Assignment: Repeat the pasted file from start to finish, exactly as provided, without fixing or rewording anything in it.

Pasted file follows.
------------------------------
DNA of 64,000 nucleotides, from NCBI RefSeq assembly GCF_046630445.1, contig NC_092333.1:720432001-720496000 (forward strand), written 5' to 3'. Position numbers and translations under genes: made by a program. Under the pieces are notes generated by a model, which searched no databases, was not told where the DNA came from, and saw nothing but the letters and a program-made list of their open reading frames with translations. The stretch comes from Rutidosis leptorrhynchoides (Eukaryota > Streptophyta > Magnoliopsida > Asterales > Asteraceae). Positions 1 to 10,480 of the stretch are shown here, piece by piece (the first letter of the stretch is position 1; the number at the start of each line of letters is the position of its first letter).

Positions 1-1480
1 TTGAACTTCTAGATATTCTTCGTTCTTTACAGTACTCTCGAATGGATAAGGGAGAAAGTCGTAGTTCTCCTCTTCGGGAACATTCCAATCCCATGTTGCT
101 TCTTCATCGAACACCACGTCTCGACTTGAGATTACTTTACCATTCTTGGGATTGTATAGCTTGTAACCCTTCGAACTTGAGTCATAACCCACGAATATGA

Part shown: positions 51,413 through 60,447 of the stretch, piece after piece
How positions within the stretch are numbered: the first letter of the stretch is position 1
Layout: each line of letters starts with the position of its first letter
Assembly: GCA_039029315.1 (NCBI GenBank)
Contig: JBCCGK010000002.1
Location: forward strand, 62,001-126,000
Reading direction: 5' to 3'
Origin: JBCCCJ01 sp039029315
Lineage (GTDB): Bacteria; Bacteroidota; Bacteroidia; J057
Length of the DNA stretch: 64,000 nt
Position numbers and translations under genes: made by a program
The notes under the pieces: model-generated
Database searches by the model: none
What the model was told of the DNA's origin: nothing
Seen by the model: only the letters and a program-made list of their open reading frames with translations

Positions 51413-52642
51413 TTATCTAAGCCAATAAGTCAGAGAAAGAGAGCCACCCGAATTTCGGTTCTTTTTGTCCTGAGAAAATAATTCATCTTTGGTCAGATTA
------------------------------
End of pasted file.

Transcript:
DNA of 64,000 nucleotides, from NCBI RefSeq assembly GCF_046630445.1, contig NC_092333.1:720432001-720496000 (forward strand), written 5' to 3'. Position numbers and translations under genes: made by a program. Under the pieces are notes generated by a model, which searched no databases, was not told where the DNA came from, and saw nothing but the letters and a program-made list of their open reading frames with translations. The stretch comes from Rutidosis leptorrhynchoides (Eukaryota > Streptophyta > Magnoliopsida > Asterales > Asteraceae). Positions 1 to 10,480 of the stretch are shown here, piece by piece (the first letter of the stretch is position 1; the number at the start of each line of letters is the position of its first letter).

Positions 1-1480
1 TTGAACTTCTAGATATTCTTCGTTCTTTACAGTACTCTCGAATGGATAAGGGAGAAAGTCGTAGTTCTCCTCTTCGGGAACATTCCAATCCCATGTTGCT
101 TCTTCATCGAACACCACGTCTCGACTTGAGATTACTTTACCATTCTTGGGATTGTATAGCTTGTAACCCTTCGAACTTGAGTCATAACCCACGAATATGA

Part shown: positions 51,413 through 60,447 of the stretch, piece after piece
How positions within the stretch are numbered: the first letter of the stretch is position 1
Layout: each line of letters starts with the position of its first letter
Assembly: GCA_039029315.1 (NCBI GenBank)
Contig: JBCCGK010000002.1
Location: forward strand, 62,001-126,000
Reading direction: 5' to 3'
Origin: JBCCCJ01 sp039029315
Lineage (GTDB): Bacteria; Bacteroidota; Bacteroidia; J057
Length of the DNA stretch: 64,000 nt
Position numbers and translations under genes: made by a program
The notes under the pieces: model-generated
Database searches by the model: none
What the model was told of the DNA's origin: nothing
Seen by the model: only the letters and a program-made list of their open reading frames with translations

Positions 51413-52642
51413 TTATCTAAGCCAATAAGTCAGAGAAAGAGAGCCACCCGAATTTCGGTTCTTTTTGTCCTGAGAAAATAATTCATCTTTGGTCAGATTA